How perceptive of you to suggest that alumni participation could help to turn around the negative perception of greek life. I completely agree. I think we often talk about alumnae engagement in terms of organizational sustainability and adding value to our membership, but not necessarily in how it could be used to promote a more positive (accurate) image of what our organization does. I’m going to run with this!

  4. This is a wonderful article. I quietly show my membership in the workplace by wearing my badge, but do not discuss it, unless asked what the pin is for. Kappa Alpha Theta is an amazing organization that I am proud to be a part of and truly believe my membership is for a lifetime!

    • Thanks, Sarabeth! I’m proud to have you as my sister in Kappa Alpha Theta. Perhaps I should also start wearing my badge to meetings. If I were to attend a business meeting notice a woman wearing a Theta badge (or any sorority badge), I would be very excited!

  5. One of my Kappa Alpha Theta sisters and one of our newly elected grand council members shared a post with me about what being Greek means to her: http://ironic-pastiche.blogspot.com/2007/08/its-not-about-money-its-about.html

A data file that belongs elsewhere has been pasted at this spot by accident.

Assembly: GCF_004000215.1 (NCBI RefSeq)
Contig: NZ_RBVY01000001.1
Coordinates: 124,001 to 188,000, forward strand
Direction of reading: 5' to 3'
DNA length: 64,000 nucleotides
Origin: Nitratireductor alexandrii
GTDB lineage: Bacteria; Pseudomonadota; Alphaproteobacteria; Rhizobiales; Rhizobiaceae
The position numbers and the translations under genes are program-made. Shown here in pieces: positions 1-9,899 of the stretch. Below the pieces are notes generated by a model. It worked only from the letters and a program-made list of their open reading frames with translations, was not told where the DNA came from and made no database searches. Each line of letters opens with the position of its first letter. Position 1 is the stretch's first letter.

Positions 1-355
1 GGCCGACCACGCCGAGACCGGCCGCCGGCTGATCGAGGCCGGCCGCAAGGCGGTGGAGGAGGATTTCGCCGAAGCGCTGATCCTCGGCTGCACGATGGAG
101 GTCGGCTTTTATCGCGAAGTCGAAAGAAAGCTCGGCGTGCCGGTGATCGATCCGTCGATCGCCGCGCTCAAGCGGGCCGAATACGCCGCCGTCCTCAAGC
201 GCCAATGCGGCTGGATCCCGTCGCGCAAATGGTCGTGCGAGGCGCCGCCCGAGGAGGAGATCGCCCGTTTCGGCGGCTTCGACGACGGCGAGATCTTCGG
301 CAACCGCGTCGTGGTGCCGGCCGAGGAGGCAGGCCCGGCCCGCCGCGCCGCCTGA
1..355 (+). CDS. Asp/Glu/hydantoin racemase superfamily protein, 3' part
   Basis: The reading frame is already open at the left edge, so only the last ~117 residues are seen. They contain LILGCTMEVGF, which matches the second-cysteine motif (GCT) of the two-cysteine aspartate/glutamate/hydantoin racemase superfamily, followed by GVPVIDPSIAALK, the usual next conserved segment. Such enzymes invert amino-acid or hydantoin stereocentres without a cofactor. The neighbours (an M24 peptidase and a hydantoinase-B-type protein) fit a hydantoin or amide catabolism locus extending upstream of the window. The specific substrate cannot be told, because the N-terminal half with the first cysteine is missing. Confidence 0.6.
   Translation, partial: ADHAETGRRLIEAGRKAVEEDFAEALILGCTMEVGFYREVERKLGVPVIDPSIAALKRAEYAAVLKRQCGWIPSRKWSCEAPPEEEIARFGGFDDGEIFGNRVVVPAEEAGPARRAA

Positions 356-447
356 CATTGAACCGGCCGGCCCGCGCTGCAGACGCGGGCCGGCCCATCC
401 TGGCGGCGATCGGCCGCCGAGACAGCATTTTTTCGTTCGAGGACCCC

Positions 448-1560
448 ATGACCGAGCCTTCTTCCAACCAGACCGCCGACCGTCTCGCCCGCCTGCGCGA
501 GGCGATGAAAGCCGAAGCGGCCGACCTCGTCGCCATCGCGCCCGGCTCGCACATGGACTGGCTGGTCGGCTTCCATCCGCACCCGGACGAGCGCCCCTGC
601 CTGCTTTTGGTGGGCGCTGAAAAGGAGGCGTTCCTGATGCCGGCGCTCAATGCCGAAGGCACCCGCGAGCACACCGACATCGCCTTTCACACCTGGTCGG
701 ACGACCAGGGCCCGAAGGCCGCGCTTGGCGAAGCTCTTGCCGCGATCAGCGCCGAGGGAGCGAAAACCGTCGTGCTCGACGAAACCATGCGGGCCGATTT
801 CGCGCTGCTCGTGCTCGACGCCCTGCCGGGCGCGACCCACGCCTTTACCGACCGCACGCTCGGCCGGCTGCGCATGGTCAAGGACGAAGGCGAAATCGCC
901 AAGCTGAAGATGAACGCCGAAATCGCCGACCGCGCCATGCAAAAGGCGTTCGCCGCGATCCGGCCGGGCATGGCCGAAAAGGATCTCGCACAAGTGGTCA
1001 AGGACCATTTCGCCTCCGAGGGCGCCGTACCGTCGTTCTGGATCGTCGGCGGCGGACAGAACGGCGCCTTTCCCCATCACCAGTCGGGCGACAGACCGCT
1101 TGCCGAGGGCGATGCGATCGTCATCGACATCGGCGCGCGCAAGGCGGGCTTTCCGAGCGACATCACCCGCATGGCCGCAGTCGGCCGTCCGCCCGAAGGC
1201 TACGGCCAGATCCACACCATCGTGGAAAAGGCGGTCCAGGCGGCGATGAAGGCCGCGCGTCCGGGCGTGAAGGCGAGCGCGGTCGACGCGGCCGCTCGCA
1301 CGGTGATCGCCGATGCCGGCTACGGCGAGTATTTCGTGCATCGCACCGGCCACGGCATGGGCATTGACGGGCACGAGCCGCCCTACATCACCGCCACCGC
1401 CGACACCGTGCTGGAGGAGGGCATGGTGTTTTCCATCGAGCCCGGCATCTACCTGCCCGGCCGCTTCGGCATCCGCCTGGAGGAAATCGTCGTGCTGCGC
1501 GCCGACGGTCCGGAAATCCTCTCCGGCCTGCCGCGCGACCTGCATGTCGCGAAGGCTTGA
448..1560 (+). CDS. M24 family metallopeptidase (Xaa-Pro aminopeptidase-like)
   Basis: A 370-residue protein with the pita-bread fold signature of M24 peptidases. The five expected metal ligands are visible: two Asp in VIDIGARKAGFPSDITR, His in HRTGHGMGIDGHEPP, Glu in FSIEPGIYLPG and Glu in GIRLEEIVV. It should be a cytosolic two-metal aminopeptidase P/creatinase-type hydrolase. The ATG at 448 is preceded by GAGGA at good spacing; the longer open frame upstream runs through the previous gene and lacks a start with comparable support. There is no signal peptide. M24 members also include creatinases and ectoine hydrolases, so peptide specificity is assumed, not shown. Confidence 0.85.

6. I have a post on something similar to this that I did not finish and post, but you’ve motivated me to do so.

    I think a few things: 1) Women should and can talk about their experiences with sororities; but when they do so, it would help if WE (the women) helped change the ideology behind the pop culture by talking about the positives that are associated with being Greek. For example, keeping a certain GPA, the political aspects and learning we recieved from Greek Life, etc. 2) I also believe people review things differently based on where they are at in the US. Example: In South FL, it is well known that Greek Life is the only way to get involved on campus at UF, FSU, etc. Hence, in South FL, it is accepted and usually even asked about / talked about in interviews.

    I know that being a Leader in my sorority helped me get to where I’m at today. I mean, if one can manage 200 WOMEN effectively, that’s got to say something, right?

    • Jamie, thanks for the comment. I totally agree. We can’t blame others for their perceptions when we aren’t talking about it and setting the record straight.

      Your point about geography is quite important. The influence and perception of Greek life varies considerably from region to region. In the Northeast/Mid-Atlantic, it doesn’t carry the weight or understanding that it does in the south. Just think about our chapters in Canada where Greek Life is even less prevalent and a more recent addition to campuses.

      I can relate to your experience making you a better leader. For me, I learned a ton about my strengths, weaknesses and tendencies that still exist in my career today.